Jeffrey Eugenides’ voyeuristic novel (written in the first person plural to often unsettling effect) is given a whimsical and almost nostalgic adaptation by Sofia Coppola, making her debut as a writer-director and proving she’s a lot more than just the daughter of the guy who made The Godfather. Taking place in 1970s Michigan, The Virgin Suicides follows a group of teenage boys who become obsessed with the Lisbon sisters, beautiful and mysterious young women kept under lock and key by their ultra-religious parents (Kathleen Turner and James Woods, both excellent) after one of them kills herself. Coppola turns this bizarre and gruesomely tragic story into a groovy dreamscape, concentrating mostly on soft-focus close-ups of an ever wistfully/seductively smiling Kirsten Dunst set to an ethereal score by French alt-pop duo Air. The excellent soundtrack — which also features the hit single, “Playground Love” — goes a long way in bringing the director’s strange poetic vision to life; the music is melancholy and yet oddly celebratory, as if we should be glad that these girls never had to grow up and deal with the shit the rest of us live with every day.
“Never a dude like this one! He’s got a plan to stick it to The Man!” This landmark 1972 blaxploitation film stars Ron O’Neal as Youngblood Priest, a cocaine dealer cruising the streets of New York in a pimped-out (and we do mean pimped-out) 1971 Cadillac Eldorado who ends up trying to get out the business that’s made him an underworld superstar — albeit one headed straight for either jail or the grave. Funded by two dentists and the guy who directed Shaft, Super Fly is a glorious free-for-all of amoral chaos, filled with guns, dope, girls, freaks and at least one memorable line reading of “Can You Dig It?” that preceded The Warriors by at least seven years; it was also (and continues to be) outgrossed by its amazing soundtrack by soul and funk master Curtis Mayfield, a record bolstered by two mega-selling singles, “Super Fly” and “Freddie’s Dead” and, next to Marvin Gaye’s What’s Going On, considered one of the pioneering soul “concept albums.” Mayfield went on to provide the soundtracks for two decidedly more family-friendly cinematic outings starring Sidney Poitier and Bill Cosby, Let’s Do It Again and A Piece of the Action, and released a relatively unsuccessful sequel album, The Return of Superfly, in 1990.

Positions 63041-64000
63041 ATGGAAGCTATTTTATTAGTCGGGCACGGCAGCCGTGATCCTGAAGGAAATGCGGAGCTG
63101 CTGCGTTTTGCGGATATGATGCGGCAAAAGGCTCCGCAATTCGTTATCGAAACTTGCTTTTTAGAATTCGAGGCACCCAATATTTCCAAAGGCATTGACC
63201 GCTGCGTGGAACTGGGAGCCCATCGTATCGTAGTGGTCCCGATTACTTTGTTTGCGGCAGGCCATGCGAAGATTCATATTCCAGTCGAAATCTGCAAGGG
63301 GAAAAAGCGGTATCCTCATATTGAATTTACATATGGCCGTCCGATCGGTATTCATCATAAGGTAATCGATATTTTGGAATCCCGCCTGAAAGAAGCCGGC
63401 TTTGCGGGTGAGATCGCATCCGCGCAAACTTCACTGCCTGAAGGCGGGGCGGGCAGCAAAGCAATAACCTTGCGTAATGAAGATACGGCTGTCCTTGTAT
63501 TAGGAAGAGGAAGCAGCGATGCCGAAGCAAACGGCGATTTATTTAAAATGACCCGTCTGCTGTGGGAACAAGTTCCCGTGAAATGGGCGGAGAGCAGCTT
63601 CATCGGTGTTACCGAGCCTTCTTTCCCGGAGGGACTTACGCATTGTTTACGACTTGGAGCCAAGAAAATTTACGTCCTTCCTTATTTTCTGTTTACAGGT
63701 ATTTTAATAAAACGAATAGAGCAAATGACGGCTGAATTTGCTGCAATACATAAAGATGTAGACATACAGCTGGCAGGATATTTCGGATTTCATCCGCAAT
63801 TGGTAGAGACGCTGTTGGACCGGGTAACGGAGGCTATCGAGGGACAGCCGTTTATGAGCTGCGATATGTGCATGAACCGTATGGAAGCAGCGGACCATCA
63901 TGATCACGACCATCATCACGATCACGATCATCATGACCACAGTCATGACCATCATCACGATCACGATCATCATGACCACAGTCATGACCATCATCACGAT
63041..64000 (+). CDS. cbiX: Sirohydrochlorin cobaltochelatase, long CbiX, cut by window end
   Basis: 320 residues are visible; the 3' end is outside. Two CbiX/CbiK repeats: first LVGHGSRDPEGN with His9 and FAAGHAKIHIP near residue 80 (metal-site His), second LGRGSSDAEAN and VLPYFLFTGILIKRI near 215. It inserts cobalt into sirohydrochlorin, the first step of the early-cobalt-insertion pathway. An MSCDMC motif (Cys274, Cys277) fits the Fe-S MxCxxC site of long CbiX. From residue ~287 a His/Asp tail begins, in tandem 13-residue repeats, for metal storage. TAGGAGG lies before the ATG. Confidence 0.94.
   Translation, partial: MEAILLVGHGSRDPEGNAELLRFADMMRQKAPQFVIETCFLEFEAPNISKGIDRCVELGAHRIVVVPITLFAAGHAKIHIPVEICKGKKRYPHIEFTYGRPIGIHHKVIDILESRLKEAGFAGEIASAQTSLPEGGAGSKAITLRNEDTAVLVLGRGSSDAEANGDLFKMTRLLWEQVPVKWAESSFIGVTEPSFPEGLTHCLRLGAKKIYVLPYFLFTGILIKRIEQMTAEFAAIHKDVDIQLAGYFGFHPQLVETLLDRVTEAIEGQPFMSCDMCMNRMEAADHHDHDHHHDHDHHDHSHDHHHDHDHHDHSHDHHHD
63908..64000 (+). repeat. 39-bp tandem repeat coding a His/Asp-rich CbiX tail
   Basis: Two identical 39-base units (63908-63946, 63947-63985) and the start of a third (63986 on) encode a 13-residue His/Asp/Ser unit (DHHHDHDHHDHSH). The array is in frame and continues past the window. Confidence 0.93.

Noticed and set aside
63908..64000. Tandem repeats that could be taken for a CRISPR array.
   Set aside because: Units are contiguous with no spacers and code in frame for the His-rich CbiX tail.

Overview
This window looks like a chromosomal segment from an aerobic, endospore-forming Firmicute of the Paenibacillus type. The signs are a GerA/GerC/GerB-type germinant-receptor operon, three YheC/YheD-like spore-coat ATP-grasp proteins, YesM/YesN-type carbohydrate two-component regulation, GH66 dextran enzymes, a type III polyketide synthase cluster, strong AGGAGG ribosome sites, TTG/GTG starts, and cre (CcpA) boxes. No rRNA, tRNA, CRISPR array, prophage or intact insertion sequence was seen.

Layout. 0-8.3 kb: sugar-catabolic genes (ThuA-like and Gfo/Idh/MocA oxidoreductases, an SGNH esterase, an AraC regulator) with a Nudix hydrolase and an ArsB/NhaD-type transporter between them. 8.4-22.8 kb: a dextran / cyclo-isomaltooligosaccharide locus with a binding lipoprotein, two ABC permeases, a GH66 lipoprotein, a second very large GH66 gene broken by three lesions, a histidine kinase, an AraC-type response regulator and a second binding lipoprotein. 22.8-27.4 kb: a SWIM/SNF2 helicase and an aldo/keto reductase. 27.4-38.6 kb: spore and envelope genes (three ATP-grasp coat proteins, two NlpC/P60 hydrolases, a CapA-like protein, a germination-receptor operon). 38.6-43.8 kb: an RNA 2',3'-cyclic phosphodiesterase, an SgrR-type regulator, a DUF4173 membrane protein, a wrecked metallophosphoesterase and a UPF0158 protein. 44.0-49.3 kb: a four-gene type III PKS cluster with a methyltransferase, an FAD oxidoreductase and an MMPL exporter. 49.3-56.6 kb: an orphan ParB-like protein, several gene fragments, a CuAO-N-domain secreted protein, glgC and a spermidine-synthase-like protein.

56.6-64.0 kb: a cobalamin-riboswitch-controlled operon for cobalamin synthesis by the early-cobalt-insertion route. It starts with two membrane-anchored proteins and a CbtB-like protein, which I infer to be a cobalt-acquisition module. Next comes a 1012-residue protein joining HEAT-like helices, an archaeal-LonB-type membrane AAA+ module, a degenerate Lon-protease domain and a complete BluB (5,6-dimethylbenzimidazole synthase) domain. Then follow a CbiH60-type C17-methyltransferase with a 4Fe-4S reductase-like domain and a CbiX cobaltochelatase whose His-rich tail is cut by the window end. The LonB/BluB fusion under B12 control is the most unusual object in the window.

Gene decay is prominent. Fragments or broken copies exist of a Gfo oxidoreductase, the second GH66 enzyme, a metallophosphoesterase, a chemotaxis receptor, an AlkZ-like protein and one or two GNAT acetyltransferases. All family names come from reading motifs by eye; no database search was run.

One of director Sam Peckinpah’s most troubled but ultimately most triumphant shoot-’em-ups, Pat Garrett and Billy the Kid is famous for the behind-the-scenes battle between the legendary director and the studio, Metro-Goldwyn-Mayer, which ceased control of the film during post production and released a severely truncated cut in 1973 that was largely disowned by the cast and crew. It wasn’t until 1988 that Peckinpah got to release a director’s cut on home video, which inspired a widespread critical reevaluation — it’s now considered one of the best films of its era. Pat & Billy stars James Coburn as Pat Garrett, the outlaw turned lawman who was charged with going after his old pal, the infamous Billy the Kid (Kris Kristofferson) — besides some terrifically staged Peckinpah violence and great performances by the two leads, you also get Bob Dylan‘s soundtrack containing original songs composed especially for the movie, including the title track and one of Dylan’s most enduring anthems, “Knockin’ on Heaven’s Door” (Dylan also appears briefly in the part of Alias, an ally of Billy’s who’s handy with knives). A truly great western, if you’re watching the right version — thankfully, Netflix has the Director’s Cut.